The Betuweroute is a double track freight railway from Rotterdam to Germany. Betuweroute is the official name, after the Betuwe area through which it passes, but the line is popularly referred to as Betuwelijn, after an older track in the same region. The Germans have named their part the Hollandstrecke. Together they form Project nr. 5 of Trans-European Transport Networks (TEN-T).[1]

Route (red) of the Betuweroute
LocaleSouth Holland and Gelderland,
Opened16 June 2007
OwnerNS Railinfratrust
Line length159 km (99 mi)
Track gauge1,435 mm (4 ft 8 12 in) standard gauge
Electrification25 kV 50 Hz
Route map
line from Maasvlakte
line from Rotterdam Centraal
line to Breda
line to Breda
Sophia railway tunnel
Noord river
Railway tunnel Giessen
line from Dordrecht to Elst
Merwede canal
Linge river
line from Boxtel to Utrecht Centraal
Linge river
Linge river
havenspoorlijn Tiel
Amsterdam–Rhine canal
Linge river
Linge river
Valburg yard
line from Nijmegen to Arnhem
Linge river
Spoortunnel Pannerdensch Kanaal
Spoortunnel Zevenaar
line from Zevenaar
line from Amsterdam Centraal
State border Germany - Netherlands
DB 2266 to Kleef
DB 2270 to Oberhausen Hbf


Preliminary investigations into the future of west-east transport began in 1985 by the Van Bonde Commission. The main advocate of the line was the then minister Neelie Kroes, later Commissioner in the European Union until 2014. In 1992 the German and Dutch governments signed the Treaty of Warnemünde, a treaty on enhancing rail traffic, especially on the tracks from Amsterdam and Rotterdam to Duisburg. The original plans foresaw three branches towards Germany. However, the northern branch via Oldenzaal was abandoned in 1999 and the southernmost track via Venlo saw the axe in 2004. In the same year, the courts forbade the construction of a large logistics centre near Valburg.

Work on the Dutch part of the track began in 1998 by the NS. Delayed by two years, the railway was finished mid-2007, at a cost of 4.7 billion euro, more than twice the original budget of 2.3 billion euro, and more than quadruple the initial 1.1 billion euro estimate from 1990.

Private financing for the line, promoted by the government in a bid to offset the large and rising costs and to stifle criticism about government funding, never materialised. On 16 June 2007, Queen Beatrix of the Netherlands presided over the opening ceremony for the section connecting Rotterdam 160 kilometers (99 mi) to the German border.[2] Ignoring the TEN-T and bilateral agreements, the Germans will not complete reconstruction of their section before 2015.[3]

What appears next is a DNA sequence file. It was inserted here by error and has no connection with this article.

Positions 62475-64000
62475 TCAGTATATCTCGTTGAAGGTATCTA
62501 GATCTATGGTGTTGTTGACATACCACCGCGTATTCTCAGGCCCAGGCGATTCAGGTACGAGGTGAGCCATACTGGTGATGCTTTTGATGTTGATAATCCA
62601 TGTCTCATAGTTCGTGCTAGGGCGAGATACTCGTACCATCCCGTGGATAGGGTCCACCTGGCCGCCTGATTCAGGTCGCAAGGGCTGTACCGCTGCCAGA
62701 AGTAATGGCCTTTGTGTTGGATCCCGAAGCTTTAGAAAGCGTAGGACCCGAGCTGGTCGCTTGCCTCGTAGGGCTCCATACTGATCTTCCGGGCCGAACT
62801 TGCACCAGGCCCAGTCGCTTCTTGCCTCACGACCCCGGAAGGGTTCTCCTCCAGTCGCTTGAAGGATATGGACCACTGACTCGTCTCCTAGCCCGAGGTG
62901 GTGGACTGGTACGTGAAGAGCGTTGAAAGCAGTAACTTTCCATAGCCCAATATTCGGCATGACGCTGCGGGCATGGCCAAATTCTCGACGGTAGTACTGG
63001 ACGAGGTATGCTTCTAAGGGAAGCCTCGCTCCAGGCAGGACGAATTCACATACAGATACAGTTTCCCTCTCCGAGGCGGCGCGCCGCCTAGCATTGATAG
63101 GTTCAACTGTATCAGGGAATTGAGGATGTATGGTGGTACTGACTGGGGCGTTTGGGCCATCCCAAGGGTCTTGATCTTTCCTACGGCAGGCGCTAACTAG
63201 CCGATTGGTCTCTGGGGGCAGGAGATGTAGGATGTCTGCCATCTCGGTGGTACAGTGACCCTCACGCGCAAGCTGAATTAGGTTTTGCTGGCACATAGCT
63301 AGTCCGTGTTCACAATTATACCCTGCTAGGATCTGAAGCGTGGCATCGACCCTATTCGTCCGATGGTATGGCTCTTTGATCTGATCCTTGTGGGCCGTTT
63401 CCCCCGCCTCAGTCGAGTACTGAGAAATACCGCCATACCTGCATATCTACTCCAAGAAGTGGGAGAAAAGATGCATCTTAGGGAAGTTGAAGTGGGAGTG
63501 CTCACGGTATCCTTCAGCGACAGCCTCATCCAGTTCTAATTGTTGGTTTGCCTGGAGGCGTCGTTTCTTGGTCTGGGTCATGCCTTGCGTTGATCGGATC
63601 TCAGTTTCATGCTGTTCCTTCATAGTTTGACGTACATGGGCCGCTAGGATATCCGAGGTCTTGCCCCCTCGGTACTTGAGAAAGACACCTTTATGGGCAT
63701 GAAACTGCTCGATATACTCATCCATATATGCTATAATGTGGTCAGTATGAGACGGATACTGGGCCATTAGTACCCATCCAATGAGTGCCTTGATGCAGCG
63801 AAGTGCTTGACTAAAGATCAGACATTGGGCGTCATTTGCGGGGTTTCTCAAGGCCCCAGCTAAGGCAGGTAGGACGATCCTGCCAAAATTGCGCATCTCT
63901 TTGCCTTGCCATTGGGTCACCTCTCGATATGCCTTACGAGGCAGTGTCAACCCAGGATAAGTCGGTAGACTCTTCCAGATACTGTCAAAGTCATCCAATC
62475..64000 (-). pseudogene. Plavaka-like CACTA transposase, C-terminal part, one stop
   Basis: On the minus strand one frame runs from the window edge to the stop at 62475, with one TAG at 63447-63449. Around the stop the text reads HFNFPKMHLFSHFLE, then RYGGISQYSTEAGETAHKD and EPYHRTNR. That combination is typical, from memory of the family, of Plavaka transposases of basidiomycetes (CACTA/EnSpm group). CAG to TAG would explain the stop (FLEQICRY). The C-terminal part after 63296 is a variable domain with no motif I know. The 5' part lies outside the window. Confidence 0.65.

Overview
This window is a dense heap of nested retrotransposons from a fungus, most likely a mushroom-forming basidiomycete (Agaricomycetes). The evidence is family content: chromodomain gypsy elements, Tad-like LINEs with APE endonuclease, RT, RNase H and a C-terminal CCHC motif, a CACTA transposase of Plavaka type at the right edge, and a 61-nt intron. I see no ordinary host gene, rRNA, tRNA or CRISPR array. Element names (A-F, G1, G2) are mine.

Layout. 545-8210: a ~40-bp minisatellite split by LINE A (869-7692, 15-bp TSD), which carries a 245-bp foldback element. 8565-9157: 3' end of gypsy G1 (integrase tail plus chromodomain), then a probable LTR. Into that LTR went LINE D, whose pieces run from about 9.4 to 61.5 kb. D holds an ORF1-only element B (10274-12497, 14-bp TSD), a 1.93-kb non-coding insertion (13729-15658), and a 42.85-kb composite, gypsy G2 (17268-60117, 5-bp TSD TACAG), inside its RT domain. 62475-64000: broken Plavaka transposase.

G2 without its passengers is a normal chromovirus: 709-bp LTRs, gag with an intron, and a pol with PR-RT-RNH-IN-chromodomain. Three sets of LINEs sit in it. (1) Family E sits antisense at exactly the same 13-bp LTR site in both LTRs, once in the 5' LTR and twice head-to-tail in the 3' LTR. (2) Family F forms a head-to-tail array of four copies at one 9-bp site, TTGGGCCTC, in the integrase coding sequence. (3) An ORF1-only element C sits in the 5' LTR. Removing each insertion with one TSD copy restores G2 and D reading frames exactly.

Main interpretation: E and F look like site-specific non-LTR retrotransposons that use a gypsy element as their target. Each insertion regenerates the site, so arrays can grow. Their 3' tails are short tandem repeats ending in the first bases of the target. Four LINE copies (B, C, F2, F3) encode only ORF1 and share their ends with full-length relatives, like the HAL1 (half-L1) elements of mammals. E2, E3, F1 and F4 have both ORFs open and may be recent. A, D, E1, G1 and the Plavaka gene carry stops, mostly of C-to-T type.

Project management hopes within five years to reach a daily average of 150 freight trains.[4] Due to problems with safety equipment, and the unfinished German connection, traffic was still slight as of December 2007.[5] However, it increased steeply over the years 2008-2011. By mid-2011, 78% of all freight trains between Rotterdam and the German border took the Betuweroute (the rest travelled via Venlo, via the conventional railway via Arnhem to Emmerich am Rhein, or via the border at Bad Bentheim.)[6] From 2009, 6,000 tonne trains, the heaviest in Germany and the Netherlands, transport iron ore between Rotterdam port and Dillingen in Germany using the Betuweroute.

Quarterly number of trains over the Betuweroute.
Q No. of trains



Before and during its construction many Dutch people, experts and politicians such as members of parliament were opposed to the Betuweroute. The Dutch Ministry of Transport, Public Works and Water Management received 14,000 complaints against the northern branch alone, which was cancelled in 1999. GroenFront![8] (Green Front), one among dozens of activist groups, accounted for 35 confrontations in 1999-2001.[9] The role of the government and ministers concerned was heavily criticised by university professors and official institutions.

The main concerns about the Betuweroute were:

  • Cost - Even at the original budget of 2.3 billion euro, there was much discussion about economic viability. Initial hopes of attracting private investors turned out to be totally unfounded. In 2000 the Court of Audit convicted the government on having issued unrealistic forecasts about cost, environmental effects and usage of the Betuweroute, as well as insufficient cost control. They stated that promoting river transport should have been considered as a realistic alternative. In 2004 the Centraal Planbureau (Bureau for Economic Policy Analysis), concluded that the construction would never pay its way.
  • Landscape - Fears of ravaging the Groene Hart and the Betuwe. The Groene Hart (Green Heart) of the Randstad is a more or less rural area amidst the Dutch largest cities; the Betuwe is a less densely populated green region along the large Dutch rivers. Both feature classic Dutch polder landscape. The opposition to the original plans forced the construction of additional tunnels, driving the budget up further.
  • Environmental issues - Worries about noise, dangerous chemical spills and the fragmentation of animal habitats caused many environmentalists and neighbours to fiercely resist the new track. In response, extra noise insulation panels, tunnels and wildlife passages were built.
  • Alternatives - As the Court of Audit concluded in its 2000 report, river transport was and still is a realistic alternative. It is cheaper, more flexible, safer and not much slower. The Dutch barge fleet is the largest and among the most modern in Europe,[10] well capable of handling the transport to the German industrial heartland, nearly without any investment by the government. Great Dutch rivers (the Merwede, the Waal and parts of the Rhine, Maas (Meuse), IJssel and Lek) run roughly alongside the Betuweroute. The same goes for the A15, an excellent albeit congested highway, which parallels the railway for 95 kilometers (59 mi).